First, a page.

In the context of the Linux kernel, what is vmlinuz?
In the context of the Linux kernel,
vmlinuz is a compressed version of the Linux kernel executable. The name "vmlinuz" stands for "virtual memory Linux kernel zapped" or "vmlinuz" ("z" for compressed). It is a common naming convention for the compressed Linux kernel image used in many Linux distributions.
The Linux kernel is the core component of the operating system that interacts directly with hardware and manages system resources. The kernel image is typically stored as a binary executable file on the system's boot partition. However, to conserve space and optimize boot times, the kernel image is often compressed using techniques like gzip, making it significantly smaller in size.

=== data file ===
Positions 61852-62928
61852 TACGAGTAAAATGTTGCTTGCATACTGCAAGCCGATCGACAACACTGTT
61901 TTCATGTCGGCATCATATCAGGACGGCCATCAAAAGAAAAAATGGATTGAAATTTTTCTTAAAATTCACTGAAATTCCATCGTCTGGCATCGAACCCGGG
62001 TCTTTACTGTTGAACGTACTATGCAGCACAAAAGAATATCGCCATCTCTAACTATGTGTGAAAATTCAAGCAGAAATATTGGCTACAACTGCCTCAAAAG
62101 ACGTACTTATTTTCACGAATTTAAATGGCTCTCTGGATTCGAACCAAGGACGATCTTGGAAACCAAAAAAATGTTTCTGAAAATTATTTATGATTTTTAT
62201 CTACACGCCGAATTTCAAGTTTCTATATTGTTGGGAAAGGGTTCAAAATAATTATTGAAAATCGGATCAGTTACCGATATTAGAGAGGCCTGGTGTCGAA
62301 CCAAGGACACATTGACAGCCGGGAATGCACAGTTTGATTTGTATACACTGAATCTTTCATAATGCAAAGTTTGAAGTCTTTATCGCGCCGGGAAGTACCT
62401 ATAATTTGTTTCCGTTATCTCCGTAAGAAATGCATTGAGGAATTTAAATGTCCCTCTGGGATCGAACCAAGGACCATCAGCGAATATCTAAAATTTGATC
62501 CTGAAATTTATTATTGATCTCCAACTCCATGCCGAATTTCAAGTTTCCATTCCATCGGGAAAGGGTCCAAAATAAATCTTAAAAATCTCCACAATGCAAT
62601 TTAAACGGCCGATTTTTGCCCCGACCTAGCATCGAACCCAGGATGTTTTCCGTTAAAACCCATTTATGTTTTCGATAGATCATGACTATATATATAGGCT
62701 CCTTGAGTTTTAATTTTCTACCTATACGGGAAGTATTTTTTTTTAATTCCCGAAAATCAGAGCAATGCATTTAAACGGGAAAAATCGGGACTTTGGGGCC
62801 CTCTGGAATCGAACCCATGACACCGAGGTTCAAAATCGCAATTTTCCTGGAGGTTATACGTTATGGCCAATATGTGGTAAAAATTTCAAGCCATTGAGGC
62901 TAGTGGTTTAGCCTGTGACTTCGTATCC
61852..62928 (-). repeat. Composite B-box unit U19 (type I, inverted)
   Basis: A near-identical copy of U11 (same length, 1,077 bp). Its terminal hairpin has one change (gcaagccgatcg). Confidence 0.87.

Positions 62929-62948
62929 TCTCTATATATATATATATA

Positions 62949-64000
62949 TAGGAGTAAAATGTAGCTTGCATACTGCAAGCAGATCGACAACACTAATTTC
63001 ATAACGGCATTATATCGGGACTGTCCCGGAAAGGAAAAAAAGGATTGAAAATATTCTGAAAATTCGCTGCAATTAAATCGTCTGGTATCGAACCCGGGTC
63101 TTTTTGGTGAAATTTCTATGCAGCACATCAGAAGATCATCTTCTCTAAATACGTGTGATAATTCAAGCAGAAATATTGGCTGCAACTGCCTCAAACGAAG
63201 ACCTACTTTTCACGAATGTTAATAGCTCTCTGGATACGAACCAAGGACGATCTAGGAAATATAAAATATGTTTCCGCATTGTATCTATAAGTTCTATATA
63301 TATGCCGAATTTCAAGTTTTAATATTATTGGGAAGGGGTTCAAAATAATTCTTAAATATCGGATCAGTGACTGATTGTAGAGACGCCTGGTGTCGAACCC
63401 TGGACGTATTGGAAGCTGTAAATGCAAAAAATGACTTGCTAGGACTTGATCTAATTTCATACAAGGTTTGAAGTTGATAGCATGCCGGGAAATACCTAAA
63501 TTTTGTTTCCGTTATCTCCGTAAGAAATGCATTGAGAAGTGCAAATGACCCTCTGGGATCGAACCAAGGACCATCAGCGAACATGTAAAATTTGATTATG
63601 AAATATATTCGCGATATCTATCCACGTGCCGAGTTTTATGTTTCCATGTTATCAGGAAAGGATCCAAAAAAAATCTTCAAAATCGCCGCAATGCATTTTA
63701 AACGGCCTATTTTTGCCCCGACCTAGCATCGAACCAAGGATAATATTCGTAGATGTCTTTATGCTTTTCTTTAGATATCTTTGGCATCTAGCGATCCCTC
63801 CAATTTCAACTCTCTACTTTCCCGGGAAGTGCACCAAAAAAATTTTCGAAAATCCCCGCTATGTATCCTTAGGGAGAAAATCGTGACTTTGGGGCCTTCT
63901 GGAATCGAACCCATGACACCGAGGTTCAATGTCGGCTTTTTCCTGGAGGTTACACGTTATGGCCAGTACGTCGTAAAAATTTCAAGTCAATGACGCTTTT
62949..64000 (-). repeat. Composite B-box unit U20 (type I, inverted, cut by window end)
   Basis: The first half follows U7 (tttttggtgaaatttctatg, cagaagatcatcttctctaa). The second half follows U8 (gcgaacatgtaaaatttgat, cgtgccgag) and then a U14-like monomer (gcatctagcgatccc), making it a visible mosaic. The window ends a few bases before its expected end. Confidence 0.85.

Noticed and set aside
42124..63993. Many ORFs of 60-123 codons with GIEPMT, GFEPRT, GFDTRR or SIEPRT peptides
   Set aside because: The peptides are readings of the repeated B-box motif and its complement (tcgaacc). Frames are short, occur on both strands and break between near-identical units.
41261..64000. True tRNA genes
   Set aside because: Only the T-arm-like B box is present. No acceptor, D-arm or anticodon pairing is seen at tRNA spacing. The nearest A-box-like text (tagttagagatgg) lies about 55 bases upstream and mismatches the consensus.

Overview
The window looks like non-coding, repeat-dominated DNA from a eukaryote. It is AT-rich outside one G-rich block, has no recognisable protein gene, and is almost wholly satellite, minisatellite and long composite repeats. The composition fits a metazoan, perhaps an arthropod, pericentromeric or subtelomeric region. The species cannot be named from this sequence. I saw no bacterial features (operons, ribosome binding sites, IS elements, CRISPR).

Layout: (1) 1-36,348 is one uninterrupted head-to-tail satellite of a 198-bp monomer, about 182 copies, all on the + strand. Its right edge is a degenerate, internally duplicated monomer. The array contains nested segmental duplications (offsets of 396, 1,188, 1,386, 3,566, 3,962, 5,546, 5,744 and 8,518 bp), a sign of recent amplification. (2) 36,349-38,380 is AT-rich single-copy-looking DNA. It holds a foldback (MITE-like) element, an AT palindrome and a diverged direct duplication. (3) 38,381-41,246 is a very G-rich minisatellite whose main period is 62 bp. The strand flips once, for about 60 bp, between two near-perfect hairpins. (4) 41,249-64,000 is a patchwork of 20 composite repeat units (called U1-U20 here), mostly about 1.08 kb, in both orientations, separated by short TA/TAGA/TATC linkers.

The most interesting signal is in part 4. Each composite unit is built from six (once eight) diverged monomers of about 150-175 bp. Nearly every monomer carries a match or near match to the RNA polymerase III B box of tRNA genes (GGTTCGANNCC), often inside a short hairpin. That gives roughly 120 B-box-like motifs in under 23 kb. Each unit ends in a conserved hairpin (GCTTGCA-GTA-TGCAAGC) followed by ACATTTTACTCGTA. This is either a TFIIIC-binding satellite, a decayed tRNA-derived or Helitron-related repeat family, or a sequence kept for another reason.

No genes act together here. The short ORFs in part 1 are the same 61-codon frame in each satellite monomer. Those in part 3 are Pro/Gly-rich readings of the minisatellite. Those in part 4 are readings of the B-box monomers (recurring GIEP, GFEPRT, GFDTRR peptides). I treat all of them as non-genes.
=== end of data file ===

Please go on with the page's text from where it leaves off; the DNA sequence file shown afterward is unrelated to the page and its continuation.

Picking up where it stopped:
When a computer boots, the bootloader (such as GRUB) loads the
vmlinuz kernel image into memory. Once in memory, the kernel takes control of the system, initializes hardware, and starts the user-space processes that make up the operating system.
It's important to note that while
vmlinuz is a common name for the compressed Linux kernel image, different distributions might use slightly different naming conventions or compression formats. For instance, some distributions might use
bzImage instead of
vmlinuz, and the compression format might be different as well. The specific naming and compression details can vary based on the distribution's implementation choices.